Donaco International Ltd, an Australia-listed boutique operator of casinos in Indochina, announced on Friday it is looking for financing to help support the firm’s payment obligations and working capital needs.
Donaco’s flagship venue, the Star Vegas Resort and Club, is near Cambodia’s border with Thailand. Its Aristo International Hotel and associated casino are near Vietnam’s border with China. According to the firm, business at the latter property has been negatively impacted by the Covid-19 virus outbreak first reported on mainland China.
“The board is aware that the liquidity of the company may tighten from the closure of the border crossing between China and Vietnam in January due to the outbreak of Covid-19,” said Donaco’s recently-appointed chairman, Mel Ashton, in comments included in the company’s results announcement for the six months ended December 31.
He added: “Donaco is seeking to access financing to support payment obligations and working capital requirements of the company.”
Donaco reported on Friday a net loss after tax of AUD1.5 million (US$985,000) for the six months ended December 31, compared to a net loss after tax of AUD36.8 million in the prior-year period. Last year’s results included a US$4.0 million non-cash impairment charge on the value of the Star Vegas casino licence related to a online gaming license cancellation, the firm said.
The group recorded reported earnings before interest, taxation, depreciation and amortisation (EBITDA) of AUD13.8 million, up by 7.0 percent in year-on-year terms. Group-wide revenue stood at AUD40.9 million, up by 3.0 percent from the prior-year period, with almost 75 percent of it coming from the Star Vegas property. Net gaming revenues at Star Vegas were down by 18.3-percent year-on-year to THB531.5 million (US$16.8 million); at Aristo (pictured), gaming revenue jumped by 42.1 percent for the reporting period, to RMB27.0 million (US$3.9 million).
Mr Aston said in his Friday comments that a priority for Donaco’s board for the near term would be “to maintain and further tighten the control of operational and corporate expenses, to improve efficiencies across the business and also to bring the conditions around contracts with third party vendors on to more commercial terms.”
Earlier this month, Donaco had already announced lay-offs and unpaid leave for staff in February at its Aristo International Hotel, due to the negative impact of the novel coronavirus.
“The impact of Covid-19 during February has been significant on the Aristo, as visitation has dropped significantly with travel from China being curtailed,” stated Donaco’s chief executive, Paul Arbuckle, in comments also included in the firm’s results announcement.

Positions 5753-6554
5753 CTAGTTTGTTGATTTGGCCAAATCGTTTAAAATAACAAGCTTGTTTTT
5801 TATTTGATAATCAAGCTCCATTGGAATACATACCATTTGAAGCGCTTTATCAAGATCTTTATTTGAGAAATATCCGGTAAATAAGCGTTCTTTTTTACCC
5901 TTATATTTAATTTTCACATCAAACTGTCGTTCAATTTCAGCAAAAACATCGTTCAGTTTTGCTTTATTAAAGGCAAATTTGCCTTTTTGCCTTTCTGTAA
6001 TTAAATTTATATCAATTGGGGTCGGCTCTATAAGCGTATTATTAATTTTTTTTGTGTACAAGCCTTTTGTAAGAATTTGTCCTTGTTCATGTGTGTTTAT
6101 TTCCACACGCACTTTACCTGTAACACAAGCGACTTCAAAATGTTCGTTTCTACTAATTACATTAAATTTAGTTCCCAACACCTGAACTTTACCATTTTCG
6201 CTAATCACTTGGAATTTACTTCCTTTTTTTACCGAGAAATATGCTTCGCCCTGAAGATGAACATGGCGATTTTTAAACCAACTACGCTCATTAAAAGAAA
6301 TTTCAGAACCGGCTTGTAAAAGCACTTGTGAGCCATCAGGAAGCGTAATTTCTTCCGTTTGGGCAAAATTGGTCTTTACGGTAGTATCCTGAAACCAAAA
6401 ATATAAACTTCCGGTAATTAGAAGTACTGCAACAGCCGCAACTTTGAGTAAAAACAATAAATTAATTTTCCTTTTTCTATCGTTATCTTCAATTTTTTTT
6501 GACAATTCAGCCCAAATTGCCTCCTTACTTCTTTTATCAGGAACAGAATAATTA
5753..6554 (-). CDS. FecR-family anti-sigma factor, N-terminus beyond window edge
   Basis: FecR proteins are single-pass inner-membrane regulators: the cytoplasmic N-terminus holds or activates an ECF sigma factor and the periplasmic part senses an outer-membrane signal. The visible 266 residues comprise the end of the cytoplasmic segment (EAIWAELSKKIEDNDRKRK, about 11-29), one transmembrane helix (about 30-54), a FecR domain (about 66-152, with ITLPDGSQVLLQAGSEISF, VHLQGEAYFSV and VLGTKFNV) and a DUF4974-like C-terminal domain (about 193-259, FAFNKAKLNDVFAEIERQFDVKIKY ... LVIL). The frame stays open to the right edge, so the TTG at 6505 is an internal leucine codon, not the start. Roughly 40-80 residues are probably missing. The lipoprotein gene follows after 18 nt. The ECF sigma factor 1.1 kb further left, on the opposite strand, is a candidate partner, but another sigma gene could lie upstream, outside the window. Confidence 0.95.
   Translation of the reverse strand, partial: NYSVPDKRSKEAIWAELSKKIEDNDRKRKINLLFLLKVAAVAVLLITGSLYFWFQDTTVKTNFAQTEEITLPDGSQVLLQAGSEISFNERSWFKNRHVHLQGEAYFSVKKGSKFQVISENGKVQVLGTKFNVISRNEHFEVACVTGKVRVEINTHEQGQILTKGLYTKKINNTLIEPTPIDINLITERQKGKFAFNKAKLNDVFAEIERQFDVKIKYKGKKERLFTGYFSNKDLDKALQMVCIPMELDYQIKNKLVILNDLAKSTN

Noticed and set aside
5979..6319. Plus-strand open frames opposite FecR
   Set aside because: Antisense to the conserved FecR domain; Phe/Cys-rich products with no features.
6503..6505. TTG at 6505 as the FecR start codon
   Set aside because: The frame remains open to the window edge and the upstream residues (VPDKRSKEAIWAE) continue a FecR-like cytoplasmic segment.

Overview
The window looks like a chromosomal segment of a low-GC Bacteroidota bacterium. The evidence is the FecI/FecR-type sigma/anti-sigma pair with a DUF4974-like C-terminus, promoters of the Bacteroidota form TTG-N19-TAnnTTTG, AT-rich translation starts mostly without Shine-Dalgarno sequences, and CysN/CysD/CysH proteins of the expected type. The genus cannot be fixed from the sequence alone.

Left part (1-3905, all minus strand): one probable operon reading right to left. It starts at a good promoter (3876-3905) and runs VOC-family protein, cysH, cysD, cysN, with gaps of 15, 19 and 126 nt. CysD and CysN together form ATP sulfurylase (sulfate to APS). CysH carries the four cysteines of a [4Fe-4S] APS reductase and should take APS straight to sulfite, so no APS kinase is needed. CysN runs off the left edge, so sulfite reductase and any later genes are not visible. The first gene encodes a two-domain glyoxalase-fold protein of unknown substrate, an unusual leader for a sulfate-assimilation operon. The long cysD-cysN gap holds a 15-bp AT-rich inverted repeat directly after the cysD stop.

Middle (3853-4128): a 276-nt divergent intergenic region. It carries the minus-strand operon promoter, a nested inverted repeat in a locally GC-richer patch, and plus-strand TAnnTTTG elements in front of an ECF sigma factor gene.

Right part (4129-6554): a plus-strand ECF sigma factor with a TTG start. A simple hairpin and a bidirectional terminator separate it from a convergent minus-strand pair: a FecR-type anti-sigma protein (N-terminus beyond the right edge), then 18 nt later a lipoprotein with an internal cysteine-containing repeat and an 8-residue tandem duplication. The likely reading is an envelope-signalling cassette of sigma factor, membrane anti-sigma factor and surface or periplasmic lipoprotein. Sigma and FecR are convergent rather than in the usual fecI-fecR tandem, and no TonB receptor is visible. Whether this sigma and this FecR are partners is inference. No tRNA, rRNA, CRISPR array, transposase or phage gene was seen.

Mr Arbuckle said the firm had reported a month-on-month decline of 75 percent in daily patronage at the Aristo property during February, as a result of the partial closure to the border crossing.
He added: “We expect these conditions to continue until travel restrictions are removed and will tightly manage expenses at the venue throughout this period. The impact is far less noticeable at Star Vegas, although we will also take a cautious approach at that venue and keep a tight rein on expenditure.”
Donaco’s CEO said the firm was being “cautious” about the impact of Covid-19 on its results for the January to June period. “We will tightly manage our expenses over this period until normal border operations are restored [in Vietnam]”.
Donaco said earlier this month it was suspending — for two months — all litigation between the company and the former owners of its Star Vegas property. The two parties have agreed to use the two-month period for settlement negotiations. In Friday’s announcement, Donaco’s management said it would also prioritise such negotiation.
Legal wrangling between Donaco and the trio of former Thai partners has been a constant for the past years. The three sold the Star Vegas in Poipet to Donaco for US$360 million in 2015. The agreement between the parties included a non-compete clause, which Donaco says has been breached. The parties have attempted a number of resolution methods, including proceedings in several jurisdictions.
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